Human Rights Breakthrough
Hidden in plain sight for millennia, a physicist discovers the fact that the laws of nature and natural rights are two names for the same phenomena. A simple thread of logic proves that the natural rights in this human rights breakthrough are the same as those “endowed by their Creator”. He names them “temporal rights”.
Secular Proof of Traditional Natural Rights in 92 Words
- It makes no sense to say that a person has a natural right to do something he cannot actually do.
- Thus a natural right stems from a corresponding ability.
- Every ability must provide the right to exercise it: exercising an ability and exercising a right are just different names for the same activity.
- Each thing in the universe has rights corresponding to its abilities. A beaver has the right to cut down trees. Rocks have a right to the space they occupy.
- Each human ability conveys the natural right to exercise it.
There are many powerful features of this human rights breakthrough —
- It is 100% secular. Believers and nonbelievers can discuss rights without the religion obstacle. It forms a basis for religious and worldview freedom without an appeal to deity.
- It is unprecedented. This view of natural rights does not appear in the western history of natural rights dialog.2
- It is revolutionary. It vaporizes the wall between church and state.
- It is pervasive. Every activity in the universe is rights being exercised.
- Inalienability is intrinsic to temporal rights. You cannot separate the stone from the space it occupies. You cannot violate the right without violating the rock.
- The essence of a thing lies in its abilities. The violation of a natural right is more than it seems, it is a violation of the thing itself: for a human, an enslavement.
- All conflict is a collision of rights or of claims thereto. Temporal rights focuses conflict resolution on the fundamental issues and depersonalizes them.
- Temporal rights prove that traditional natural rights are part of natural law. A beaver has the right to cut down trees, and a person has the right to speak his mind.
- Temporal rights provide a natural law basis for morality and ethics. Honoring and protecting natural rights is good, their violation is evil. Good government protects natural rights, bad government violates them.
- Temporal rights support all the human virtues. The highest right is the right to choose. The highest choice is to love.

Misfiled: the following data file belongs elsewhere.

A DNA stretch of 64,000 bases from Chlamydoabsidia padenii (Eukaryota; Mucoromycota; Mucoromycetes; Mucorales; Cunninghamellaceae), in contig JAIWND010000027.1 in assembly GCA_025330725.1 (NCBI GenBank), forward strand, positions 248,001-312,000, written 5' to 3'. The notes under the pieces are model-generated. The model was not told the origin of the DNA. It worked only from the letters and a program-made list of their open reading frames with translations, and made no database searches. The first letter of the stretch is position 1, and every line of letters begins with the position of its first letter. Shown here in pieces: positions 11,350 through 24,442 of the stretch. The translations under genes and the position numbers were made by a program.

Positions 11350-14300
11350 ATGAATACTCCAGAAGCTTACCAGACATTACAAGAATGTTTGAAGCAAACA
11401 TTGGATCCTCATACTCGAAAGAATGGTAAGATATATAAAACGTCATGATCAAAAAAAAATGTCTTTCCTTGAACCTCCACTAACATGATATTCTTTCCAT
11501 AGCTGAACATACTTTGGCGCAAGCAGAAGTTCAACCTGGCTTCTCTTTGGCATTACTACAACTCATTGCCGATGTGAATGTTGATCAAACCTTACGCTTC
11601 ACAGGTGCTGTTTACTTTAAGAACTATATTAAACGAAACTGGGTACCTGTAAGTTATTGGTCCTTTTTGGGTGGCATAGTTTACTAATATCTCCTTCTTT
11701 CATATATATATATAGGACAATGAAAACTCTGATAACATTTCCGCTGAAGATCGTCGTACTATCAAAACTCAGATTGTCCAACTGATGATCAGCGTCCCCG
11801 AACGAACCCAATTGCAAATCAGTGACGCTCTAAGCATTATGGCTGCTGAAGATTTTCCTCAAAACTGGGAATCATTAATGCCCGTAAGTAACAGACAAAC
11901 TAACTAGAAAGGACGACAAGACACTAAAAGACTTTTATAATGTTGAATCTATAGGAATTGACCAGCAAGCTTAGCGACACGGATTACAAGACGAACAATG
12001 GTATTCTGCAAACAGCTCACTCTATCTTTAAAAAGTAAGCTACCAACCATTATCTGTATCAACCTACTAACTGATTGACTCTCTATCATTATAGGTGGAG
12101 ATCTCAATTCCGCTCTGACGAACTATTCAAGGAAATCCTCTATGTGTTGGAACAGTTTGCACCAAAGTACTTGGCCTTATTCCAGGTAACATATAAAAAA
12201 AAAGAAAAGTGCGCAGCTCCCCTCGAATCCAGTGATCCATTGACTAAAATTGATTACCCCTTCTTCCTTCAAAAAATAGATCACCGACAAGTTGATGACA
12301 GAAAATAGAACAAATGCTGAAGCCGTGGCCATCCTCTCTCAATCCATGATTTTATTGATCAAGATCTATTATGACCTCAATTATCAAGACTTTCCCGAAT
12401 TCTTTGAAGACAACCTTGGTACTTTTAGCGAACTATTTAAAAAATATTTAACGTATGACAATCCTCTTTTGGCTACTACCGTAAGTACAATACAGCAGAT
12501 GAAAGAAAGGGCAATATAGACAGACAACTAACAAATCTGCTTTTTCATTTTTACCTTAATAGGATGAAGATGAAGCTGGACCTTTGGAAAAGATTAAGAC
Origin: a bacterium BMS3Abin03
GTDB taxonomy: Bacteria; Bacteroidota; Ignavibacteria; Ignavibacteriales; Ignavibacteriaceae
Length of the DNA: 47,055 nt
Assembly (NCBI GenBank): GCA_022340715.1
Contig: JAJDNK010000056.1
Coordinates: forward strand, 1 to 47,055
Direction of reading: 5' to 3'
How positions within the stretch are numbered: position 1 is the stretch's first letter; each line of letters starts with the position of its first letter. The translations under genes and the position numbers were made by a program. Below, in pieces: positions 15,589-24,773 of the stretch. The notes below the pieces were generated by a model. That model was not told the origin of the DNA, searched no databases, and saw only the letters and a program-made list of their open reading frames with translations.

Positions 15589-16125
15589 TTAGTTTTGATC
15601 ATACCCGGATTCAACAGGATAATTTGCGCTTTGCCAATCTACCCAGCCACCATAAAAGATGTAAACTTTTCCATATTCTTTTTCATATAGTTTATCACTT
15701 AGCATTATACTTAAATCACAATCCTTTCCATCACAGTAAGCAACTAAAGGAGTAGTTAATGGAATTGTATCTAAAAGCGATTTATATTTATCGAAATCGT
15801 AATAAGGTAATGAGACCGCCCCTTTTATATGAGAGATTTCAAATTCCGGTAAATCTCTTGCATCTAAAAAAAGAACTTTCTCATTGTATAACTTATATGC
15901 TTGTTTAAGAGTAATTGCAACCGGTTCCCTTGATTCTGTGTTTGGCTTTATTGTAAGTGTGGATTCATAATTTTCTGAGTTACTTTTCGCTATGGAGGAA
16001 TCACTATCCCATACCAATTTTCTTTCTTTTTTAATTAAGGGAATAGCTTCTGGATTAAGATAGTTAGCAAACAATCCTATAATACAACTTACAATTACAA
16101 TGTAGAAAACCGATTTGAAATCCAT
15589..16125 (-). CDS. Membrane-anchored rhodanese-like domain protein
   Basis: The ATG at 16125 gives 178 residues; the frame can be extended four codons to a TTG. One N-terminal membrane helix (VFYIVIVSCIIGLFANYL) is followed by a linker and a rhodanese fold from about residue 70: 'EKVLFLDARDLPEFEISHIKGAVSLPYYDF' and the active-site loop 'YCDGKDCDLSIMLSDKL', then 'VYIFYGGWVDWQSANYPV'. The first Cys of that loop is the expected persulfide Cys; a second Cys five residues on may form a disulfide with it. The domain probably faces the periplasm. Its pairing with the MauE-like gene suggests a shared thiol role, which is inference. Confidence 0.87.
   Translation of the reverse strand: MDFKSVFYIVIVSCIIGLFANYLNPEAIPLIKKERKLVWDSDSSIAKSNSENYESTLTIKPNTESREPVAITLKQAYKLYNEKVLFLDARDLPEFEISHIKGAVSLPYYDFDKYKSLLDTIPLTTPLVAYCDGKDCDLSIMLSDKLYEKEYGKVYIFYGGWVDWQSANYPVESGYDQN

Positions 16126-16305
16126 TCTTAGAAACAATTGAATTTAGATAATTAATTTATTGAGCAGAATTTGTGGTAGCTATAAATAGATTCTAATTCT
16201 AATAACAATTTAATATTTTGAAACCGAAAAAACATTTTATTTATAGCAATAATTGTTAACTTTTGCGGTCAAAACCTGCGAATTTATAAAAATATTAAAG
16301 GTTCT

- The temporal rights view of the universe is very much like the ancient eastern view. Adoption by the west will help unify our cultures.
- Rights created by legislation are at least a dilution of natural rights if not a corruption. We must be very careful when we “mess with mother nature”.
- If each ability or capacity does not have a corresponding intrinsic right, there is no such thing as natural rights.
- If you think that only human beings can have rights you might also think that the universe rotates around the earth.
- If you say that the whole idea of rights is an abstraction, then I respond: “Yes, but only to the degree that the idea is a description of a reality and not the reality itself. Rights are meta data.”
Temporal Rights in Action
In the Courtroom: Judges, jurors, and witnesses will think more clearly when they focus on the rights at stake. Lawyers will be more persuasive when they focus on those rights. SCOTUS opinions will be more comprehensible to the layman when cast in terms of rights.
In the Marketplace: Marketers will create happier customers when they honor their right to facts and honest value.
In Congress: Laws will be more effective and less intrusive when legislators focus on maximum protection with minimum violation.
In Marriage: Spouses can depersonalize their conflicts by identifying their rights and restricting their discussion to that topic.
In Parenting: Children understand fairness and respond well to instruction and discipline based on rights rather than otherwise arbitrary rules.
1 Temporal rights exist during the same period of time as their corresponding abilities: hence the label “temporal”.
2 Many native American tribes have long held this attitude toward nature in general and animals in particular.